Hi, I’m Emmanuel. I work with E-commerce brands ranging from small health brands to billion dollar camera companies, helping them remove the most stubborn of unauthorized sellers. I take care of your minimum advertised price map. I’ll be glad to guide you on your journey as you clean up your marketplace, once and for all.
What Kind of Online Map Violations Brand Protection Tips & Tricks Will I Find Here?
Online Brand Protection, minimum advertised price map and map enforcing on Amazon, Walmart, or many of the other major marketplaces can be both a complex and simple process. On one hand, there are multitudes of details that are important to know to get a strong grasp on your marketplace and map violations. But then again, the philosophies behind brand protection can be whittled down to just a few key concepts. Let’s keep a competitive price for your brand and make sure your sellers are adhering to map compliance.
This particular article is not a comprehensive breakdown of online brand protection. To find that, we recommend reading some of our other Definitive Guides on related map policy violation and minimum advertised price protection.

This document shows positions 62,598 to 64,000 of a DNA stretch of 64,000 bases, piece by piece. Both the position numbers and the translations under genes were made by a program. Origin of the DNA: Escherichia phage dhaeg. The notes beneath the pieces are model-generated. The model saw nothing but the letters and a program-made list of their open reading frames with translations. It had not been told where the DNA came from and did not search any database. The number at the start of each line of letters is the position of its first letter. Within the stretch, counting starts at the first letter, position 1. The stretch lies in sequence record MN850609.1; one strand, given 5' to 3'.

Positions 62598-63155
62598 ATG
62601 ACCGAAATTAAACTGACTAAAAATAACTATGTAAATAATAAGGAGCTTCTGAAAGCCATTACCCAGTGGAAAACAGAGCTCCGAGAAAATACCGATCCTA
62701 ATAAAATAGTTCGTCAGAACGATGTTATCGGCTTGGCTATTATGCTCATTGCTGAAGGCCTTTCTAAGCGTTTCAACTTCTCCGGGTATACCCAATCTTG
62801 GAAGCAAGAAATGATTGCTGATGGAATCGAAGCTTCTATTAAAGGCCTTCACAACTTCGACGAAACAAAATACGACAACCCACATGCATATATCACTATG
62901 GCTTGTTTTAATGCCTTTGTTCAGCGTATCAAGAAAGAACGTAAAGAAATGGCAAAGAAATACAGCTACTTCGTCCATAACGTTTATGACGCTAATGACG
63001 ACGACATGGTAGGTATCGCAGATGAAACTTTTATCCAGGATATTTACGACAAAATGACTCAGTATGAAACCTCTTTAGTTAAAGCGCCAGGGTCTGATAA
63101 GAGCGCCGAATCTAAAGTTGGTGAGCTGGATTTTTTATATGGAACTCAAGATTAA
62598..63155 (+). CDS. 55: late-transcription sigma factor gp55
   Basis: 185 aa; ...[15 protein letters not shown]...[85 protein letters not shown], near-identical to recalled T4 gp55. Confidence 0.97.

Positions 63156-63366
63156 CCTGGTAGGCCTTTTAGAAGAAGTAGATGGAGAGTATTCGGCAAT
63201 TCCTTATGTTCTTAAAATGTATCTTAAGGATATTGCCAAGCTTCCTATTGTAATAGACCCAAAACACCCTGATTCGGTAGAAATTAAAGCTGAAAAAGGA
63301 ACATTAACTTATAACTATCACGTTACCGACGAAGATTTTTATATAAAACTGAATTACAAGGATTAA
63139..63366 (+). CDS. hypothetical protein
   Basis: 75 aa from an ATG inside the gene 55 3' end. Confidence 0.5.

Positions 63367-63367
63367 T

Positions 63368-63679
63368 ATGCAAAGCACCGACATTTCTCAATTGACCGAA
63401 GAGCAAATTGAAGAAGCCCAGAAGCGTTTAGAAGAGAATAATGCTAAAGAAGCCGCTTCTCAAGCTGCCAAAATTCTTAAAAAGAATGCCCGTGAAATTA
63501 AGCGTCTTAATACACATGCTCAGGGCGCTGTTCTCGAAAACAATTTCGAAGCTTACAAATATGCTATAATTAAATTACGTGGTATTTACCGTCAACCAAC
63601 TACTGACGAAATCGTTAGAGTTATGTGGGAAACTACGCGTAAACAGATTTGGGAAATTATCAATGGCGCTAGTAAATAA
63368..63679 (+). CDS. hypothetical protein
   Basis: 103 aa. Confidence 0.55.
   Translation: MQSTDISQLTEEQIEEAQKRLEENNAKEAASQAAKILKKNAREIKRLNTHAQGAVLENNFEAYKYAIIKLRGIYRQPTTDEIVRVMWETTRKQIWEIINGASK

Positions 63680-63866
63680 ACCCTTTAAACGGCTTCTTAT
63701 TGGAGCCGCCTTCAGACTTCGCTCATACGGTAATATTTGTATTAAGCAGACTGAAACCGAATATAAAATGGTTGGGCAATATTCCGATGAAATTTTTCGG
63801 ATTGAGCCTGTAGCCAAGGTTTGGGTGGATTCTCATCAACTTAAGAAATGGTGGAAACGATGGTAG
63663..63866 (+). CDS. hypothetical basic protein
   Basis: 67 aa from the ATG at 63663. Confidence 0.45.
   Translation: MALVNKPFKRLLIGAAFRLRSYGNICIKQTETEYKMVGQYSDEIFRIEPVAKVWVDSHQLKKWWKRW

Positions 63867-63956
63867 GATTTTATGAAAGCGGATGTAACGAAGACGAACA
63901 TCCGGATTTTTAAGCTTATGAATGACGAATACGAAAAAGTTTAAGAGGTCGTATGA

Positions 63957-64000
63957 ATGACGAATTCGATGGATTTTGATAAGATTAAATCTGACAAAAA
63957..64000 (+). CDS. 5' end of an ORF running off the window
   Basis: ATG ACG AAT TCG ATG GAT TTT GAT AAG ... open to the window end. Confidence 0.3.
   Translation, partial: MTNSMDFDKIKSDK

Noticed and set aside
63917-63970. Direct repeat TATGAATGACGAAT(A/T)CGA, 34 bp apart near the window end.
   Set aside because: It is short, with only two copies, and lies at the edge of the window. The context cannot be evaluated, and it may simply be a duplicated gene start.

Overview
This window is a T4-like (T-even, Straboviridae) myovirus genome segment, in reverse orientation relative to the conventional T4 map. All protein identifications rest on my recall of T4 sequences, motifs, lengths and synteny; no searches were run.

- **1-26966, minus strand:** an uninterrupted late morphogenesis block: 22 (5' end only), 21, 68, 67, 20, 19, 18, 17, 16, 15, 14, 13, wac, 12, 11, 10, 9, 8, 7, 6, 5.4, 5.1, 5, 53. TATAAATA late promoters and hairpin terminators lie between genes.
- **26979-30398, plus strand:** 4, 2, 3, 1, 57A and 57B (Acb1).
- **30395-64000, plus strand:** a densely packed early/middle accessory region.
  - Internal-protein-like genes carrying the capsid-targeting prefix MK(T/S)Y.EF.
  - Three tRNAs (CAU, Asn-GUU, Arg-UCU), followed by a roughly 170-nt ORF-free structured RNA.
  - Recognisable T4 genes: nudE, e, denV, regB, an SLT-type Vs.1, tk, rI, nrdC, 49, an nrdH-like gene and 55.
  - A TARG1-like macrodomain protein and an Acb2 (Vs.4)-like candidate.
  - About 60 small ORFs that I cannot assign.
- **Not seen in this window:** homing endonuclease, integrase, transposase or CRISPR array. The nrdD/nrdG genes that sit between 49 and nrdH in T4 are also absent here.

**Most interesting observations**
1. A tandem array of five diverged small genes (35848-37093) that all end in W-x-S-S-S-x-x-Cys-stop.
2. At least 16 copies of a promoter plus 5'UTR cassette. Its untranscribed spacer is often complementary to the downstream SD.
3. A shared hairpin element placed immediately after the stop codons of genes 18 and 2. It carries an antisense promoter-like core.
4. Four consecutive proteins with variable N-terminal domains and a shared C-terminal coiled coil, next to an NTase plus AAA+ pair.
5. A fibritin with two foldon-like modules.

Instead this article is a collection of both easy and advanced tips & tricks we’ve picked up along the way to help you answer some of the unsolved mysteries you may be experiencing along the road to a cleaner digital marketplace. Here’s the thing, major retailers are serious about product pricing.
Remember that you are never alone on this journey. If there are any questions you still have after combing through our articles, please feel free to contact us via our email address or phone, and we will help you in whatever way we can to get to the bottom line and protect your brand. The last thing you want is a price war with your own thirdparty sellers – that will affect your profit margins!
The Do’s and Don’ts of Serial Number Tracing & Test Buying
What do you do when your electronic Cease & Desist letters didn’t work? You need to find out who this unauthorized seller is, since it’s unlikely they use their full name or actual business name (although some do). The most obvious next step is a test buy.
There are two ways to do this. If your brand’s product has serial numbering on each package or unit, you are in great shape. Buy the product from each unauthorized seller and track the serial number. Now you have a starting point for your investigation.
Either a distributor has a leak in the supply chain, a retailer had to get rid of excess inventory, or a guy uses a retail store, kiosk, or expo booth as a front to sell the product online where it is far more profitable (or else there is a shadow hierarchy which we describe in another article).